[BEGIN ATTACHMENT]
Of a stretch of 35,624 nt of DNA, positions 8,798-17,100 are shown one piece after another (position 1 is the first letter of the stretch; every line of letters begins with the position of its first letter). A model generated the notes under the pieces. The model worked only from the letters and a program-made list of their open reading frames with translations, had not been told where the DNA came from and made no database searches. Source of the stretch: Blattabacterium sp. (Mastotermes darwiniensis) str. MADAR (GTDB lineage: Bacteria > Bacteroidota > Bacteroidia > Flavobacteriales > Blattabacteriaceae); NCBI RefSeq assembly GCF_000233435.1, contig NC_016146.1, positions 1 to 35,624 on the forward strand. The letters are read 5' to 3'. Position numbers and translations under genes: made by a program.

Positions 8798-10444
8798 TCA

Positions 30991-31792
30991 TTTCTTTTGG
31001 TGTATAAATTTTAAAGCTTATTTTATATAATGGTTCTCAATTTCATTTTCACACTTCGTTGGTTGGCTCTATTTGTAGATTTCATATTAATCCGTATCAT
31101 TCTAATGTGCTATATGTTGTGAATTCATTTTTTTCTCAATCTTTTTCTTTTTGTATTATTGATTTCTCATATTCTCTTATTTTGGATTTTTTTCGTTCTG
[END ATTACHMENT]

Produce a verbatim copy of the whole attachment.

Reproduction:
Of a stretch of 35,624 nt of DNA, positions 8,798-17,100 are shown one piece after another (position 1 is the first letter of the stretch; every line of letters begins with the position of its first letter). A model generated the notes under the pieces. The model worked only from the letters and a program-made list of their open reading frames with translations, had not been told where the DNA came from and made no database searches. Source of the stretch: Blattabacterium sp. (Mastotermes darwiniensis) str. MADAR (GTDB lineage: Bacteria > Bacteroidota > Bacteroidia > Flavobacteriales > Blattabacteriaceae); NCBI RefSeq assembly GCF_000233435.1, contig NC_016146.1, positions 1 to 35,624 on the forward strand. The letters are read 5' to 3'. Position numbers and translations under genes: made by a program.

Positions 8798-10444
8798 TCA

Positions 30991-31792
30991 TTTCTTTTGG
31001 TGTATAAATTTTAAAGCTTATTTTATATAATGGTTCTCAATTTCATTTTCACACTTCGTTGGTTGGCTCTATTTGTAGATTTCATATTAATCCGTATCAT
31101 TCTAATGTGCTATATGTTGTGAATTCATTTTTTTCTCAATCTTTTTCTTTTTGTATTATTGATTTCTCATATTCTCTTATTTTGGATTTTTTTCGTTCTG